Under this same point of appeal Utility argues that Moyer Trucking was not an intended beneficiary of the Relocation Agreement because third-party beneficiary status was limited to the prime contractor, Southern Pavers. The trial court correctly held that the party that did the actual work was intended to be one of the parties to benefit from the Relocation Agreement. The reasoning in our case of Freer v. J.G. Putman Funeral Home, Inc., 195 Ark. 307, 111 S.W.2d 463 (1937) is applicable. In that case, appellant contracted to pay the funeral expense of the deceased, but argued, in part, that he was not obligated to pay a funeral home with which he had not contracted. Id. at 311, 111 S.W.2d at 465. We upheld the appellant's obligation to pay the funeral home, indicating that, because Freer had agreed to pay for the services, it did not matter who performed the services. We *765 said, "[T]here was no condition under which it could be of more expense or more burdensome than if [Freer] had made the selection himself, independent of others who were more interested in that regard." Id., 111 S.W.2d at 465. Similarly, it does not matter that a subcontractor to the general contractor did the actual work that was contemplated by the contract.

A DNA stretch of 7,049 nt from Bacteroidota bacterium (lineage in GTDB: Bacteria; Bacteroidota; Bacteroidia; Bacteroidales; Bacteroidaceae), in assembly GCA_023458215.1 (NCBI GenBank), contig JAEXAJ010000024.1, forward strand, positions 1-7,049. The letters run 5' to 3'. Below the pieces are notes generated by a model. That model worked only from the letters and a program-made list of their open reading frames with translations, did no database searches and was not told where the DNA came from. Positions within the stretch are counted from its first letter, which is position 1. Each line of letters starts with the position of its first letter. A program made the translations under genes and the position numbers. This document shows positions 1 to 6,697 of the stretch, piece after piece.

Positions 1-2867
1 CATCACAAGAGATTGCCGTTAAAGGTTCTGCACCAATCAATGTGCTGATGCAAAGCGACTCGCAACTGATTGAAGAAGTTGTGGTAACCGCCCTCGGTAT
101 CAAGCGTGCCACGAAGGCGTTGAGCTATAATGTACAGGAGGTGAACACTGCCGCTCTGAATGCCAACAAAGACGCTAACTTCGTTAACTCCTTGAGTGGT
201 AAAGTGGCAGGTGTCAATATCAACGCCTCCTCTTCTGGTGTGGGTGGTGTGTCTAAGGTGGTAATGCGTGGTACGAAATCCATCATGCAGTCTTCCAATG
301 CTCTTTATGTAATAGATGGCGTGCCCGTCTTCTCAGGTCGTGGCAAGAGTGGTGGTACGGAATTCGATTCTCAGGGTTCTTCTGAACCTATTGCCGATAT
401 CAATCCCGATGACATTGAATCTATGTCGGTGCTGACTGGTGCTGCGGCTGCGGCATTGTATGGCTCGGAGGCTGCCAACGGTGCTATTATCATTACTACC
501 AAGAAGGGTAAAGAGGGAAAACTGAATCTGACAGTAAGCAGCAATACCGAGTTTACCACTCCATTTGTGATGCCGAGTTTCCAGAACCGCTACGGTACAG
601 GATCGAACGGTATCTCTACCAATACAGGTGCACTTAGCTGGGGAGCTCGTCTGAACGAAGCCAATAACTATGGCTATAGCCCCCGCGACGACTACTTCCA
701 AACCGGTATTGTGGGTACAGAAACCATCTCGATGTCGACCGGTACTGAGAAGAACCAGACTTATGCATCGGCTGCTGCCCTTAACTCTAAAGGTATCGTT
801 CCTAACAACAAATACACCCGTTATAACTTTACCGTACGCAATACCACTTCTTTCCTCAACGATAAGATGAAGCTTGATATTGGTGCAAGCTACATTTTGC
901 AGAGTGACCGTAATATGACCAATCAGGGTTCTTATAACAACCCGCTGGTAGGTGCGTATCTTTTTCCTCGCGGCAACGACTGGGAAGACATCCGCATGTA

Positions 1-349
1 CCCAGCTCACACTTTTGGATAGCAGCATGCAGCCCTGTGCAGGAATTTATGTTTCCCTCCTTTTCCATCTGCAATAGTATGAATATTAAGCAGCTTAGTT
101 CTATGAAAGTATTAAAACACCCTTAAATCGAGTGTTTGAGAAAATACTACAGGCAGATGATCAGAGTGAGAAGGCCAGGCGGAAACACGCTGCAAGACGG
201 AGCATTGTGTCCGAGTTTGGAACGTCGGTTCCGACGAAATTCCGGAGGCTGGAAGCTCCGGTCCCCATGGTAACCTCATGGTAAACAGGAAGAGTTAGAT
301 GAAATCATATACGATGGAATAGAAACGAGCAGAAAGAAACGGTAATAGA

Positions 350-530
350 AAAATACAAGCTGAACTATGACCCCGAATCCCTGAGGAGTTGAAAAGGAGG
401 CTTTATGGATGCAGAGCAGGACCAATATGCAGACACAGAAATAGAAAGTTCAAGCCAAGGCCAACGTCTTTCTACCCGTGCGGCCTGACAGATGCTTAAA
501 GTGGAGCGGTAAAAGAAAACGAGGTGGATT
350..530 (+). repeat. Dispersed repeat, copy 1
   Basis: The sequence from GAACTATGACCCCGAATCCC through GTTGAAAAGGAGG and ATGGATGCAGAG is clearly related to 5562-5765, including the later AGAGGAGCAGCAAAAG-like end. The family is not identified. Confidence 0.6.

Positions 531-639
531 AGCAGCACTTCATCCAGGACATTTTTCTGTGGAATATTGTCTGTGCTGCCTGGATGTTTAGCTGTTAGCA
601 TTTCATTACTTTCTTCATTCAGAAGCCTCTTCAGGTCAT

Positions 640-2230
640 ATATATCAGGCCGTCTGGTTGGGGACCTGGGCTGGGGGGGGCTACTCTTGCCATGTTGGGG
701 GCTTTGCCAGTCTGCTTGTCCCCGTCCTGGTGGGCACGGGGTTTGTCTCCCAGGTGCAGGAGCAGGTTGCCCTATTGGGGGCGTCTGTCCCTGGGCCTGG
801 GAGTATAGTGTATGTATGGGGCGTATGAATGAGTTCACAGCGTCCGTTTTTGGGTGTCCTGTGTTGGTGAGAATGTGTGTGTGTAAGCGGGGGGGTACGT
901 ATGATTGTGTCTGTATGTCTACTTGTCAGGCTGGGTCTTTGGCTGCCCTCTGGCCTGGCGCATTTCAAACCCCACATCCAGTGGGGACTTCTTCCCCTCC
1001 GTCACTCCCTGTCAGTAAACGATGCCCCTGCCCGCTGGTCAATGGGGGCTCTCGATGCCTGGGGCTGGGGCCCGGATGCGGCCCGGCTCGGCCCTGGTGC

In its second point on direct appeal, Utility argues that Moyer Trucking is barred from recovering as a third-party beneficiary by a "no damage" provision in the specifications that apply to the construction contract between Southern Pavers and the Department. The material part of the provision is as follows:

In general, the contract will indicate various utility items, certain of which are to be relocated or adjusted by the utility owner and others which are to be relocated or adjusted by the Contractor. The Department will notify all known utility companies, all known pipe line owners, or other known parties affected, and endeavor to have all necessary adjustments of the public or private utility fixtures, pipe lines, and other appurtenances within or adjacent to the limits of construction made as soon as practicable. Water lines, gas lines, wire lines, service connections, water and gas meter boxes, water and gas valve boxes, standards, cableways, signals, and all other light utility appurtenances within the limits of the proposed construction which are to be relocated or adjusted are to be moved by the owners, except as otherwise provided for in the Special Provisions or as noted on the plans. The Contractor shall consider in the bid of the permanent and temporary utility facilities and appurtenances in their present, relocated, or proposed positions. No additional monetary compensation will be allowed for any delays, inconveniences, or damages sustained due to any interference from the utilities or appurtenances or from the operations of relocating them.

(Emphasis added.)